Tonight … South Taurid meteors will be flying, but the moon will drown all but the brightest from view. The good news is that, although a modest shower, the Taurids can surprise you with a flamboyant fireball or two! Those fireballs should be visible, even in bright moonlight. In 2014, the peak of the South Taurid meteor shower is expected to fall in the coming mornings, within a day or so of the November 2014 full moon. Talk about bad timing. If you’re game, give this meteor shower a try anyway, between midnight and dawn on November 5 and 6. On a moonless night, you can see about 5-10 South Taurid meteors per hour. On the next two mornings, with the bright moon, it’s anyone’s guess how many meteors (if any) you’ll see. Still, even one fireball streaking along in a moonlit sky can be a lot of fun.
The other Taurid shower – the North Taurids – should add a few more meteors to the mix on the mornings of November 5 and 6. The forecast calls for the North Taurid shower to be raining down the most meteors on the night of November 11-12. The moonlight will be somewhat less intense then, though it’ll still be a rather bright waning gibbous moon lighting up the night of November 11-12.
As a general rule, the Taurid showers do not exhibit strong peaks. The two Taurid showers tend to overlap and to plateau in activity during the first few weeks in November. On any given night, these rather slow-moving meteors produce the greatest numbers in the few hours after midnight, perhaps up to 10 meteors per hour on a moonless night.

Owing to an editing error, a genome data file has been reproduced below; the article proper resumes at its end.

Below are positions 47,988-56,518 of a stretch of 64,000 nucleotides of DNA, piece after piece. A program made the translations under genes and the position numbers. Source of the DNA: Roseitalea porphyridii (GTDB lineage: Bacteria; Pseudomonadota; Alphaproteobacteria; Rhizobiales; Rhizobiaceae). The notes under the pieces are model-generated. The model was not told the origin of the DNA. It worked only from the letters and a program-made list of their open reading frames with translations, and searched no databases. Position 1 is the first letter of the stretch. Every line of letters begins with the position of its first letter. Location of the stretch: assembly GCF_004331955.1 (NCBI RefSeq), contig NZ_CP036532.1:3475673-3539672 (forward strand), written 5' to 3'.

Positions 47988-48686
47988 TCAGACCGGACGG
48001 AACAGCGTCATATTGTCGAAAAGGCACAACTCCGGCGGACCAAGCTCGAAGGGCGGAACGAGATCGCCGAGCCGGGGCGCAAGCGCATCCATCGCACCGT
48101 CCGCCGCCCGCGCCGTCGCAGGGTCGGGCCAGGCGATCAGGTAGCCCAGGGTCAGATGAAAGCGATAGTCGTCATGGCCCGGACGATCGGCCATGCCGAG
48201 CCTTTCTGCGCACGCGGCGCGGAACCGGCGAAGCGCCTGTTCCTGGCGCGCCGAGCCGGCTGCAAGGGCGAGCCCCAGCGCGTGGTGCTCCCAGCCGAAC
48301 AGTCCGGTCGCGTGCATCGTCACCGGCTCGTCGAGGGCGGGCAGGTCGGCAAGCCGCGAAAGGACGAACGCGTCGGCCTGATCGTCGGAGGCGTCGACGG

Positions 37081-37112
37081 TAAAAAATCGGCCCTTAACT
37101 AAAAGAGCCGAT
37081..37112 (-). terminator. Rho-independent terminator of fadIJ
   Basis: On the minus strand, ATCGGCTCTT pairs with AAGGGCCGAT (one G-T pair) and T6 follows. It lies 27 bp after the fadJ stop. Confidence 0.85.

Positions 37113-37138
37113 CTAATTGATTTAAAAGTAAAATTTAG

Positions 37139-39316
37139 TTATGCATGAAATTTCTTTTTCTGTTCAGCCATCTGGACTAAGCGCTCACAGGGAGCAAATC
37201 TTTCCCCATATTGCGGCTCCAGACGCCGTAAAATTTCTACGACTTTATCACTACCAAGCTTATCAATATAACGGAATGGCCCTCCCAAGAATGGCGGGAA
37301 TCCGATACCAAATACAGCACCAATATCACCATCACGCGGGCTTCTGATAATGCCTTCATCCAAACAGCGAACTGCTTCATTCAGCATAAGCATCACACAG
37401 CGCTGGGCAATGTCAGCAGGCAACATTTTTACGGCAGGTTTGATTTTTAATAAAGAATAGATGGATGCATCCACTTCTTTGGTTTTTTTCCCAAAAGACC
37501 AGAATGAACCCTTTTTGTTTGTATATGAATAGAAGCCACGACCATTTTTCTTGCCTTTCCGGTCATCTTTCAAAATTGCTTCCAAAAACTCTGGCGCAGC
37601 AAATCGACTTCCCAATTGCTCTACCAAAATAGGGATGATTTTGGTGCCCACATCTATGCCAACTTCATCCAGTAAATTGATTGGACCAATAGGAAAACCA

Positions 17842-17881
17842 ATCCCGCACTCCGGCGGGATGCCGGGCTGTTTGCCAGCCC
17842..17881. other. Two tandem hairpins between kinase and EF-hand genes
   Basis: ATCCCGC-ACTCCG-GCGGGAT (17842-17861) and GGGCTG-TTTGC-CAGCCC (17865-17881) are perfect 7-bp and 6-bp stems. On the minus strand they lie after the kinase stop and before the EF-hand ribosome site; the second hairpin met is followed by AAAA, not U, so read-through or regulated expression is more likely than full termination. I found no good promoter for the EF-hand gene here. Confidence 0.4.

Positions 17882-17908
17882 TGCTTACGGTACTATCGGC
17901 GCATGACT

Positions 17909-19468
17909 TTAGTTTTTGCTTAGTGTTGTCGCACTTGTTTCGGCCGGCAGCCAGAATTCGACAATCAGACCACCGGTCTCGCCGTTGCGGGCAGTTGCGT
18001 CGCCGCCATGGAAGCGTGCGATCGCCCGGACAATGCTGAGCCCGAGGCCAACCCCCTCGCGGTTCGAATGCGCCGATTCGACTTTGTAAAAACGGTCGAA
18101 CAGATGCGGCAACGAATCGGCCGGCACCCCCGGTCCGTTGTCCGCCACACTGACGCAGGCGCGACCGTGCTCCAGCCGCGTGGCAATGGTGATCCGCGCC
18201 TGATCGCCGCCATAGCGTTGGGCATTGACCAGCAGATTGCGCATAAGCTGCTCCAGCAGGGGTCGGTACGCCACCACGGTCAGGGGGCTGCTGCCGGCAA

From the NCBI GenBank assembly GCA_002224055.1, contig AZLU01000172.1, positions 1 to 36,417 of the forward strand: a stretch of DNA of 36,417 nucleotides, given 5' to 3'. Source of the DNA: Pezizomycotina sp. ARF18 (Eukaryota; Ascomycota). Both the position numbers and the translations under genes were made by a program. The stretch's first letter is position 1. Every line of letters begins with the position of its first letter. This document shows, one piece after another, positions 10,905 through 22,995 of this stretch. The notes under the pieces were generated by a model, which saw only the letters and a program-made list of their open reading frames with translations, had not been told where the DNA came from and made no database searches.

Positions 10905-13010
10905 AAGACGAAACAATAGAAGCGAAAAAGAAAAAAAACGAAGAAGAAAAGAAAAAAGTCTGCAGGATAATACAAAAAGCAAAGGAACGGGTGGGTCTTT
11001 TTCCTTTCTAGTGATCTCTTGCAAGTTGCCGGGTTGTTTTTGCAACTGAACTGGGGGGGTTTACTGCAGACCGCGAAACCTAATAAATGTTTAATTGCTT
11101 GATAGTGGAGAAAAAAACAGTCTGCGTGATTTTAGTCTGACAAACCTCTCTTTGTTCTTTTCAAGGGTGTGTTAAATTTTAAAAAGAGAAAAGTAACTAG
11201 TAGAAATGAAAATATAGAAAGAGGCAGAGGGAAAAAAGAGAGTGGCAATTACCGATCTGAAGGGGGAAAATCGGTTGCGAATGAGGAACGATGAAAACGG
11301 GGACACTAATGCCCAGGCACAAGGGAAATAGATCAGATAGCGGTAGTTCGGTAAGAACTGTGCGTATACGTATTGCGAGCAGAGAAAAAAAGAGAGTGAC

If you trace the South Taurid meteors backward, they all appear to radiate from the constellation Taurus the Bull. As always, you don’t have to identify a meteor shower’s radiant point to watch the meteor shower. Just lie back comfortably and look up.
In fact, the radiant points for both early November meteor showers – the South Taurids and North Taurids – are in the constellation Taurus. As can be expected, the radiant point for the South Taurids is found in southern Taurus, while that of the North Taurids is found in northern Taurus.
Taurus the Bull – the Taurid showers’ radiant point – climbs upward during the evening hours and reaches its highest point in the sky after midnight. As a general rule, the higher that Taurus appears in your sky, the more Taurid meteors that are likely to fly.
You don’t need to find Taurus to watch the Taurid shower, for these meteors streak all over the sky.
Bottom line: The annual South Taurid meteor shower peaks in early November 2014. Because the Taurids are known for putting out bright fireballs, you might even see one or two in the glare of the almost full moon.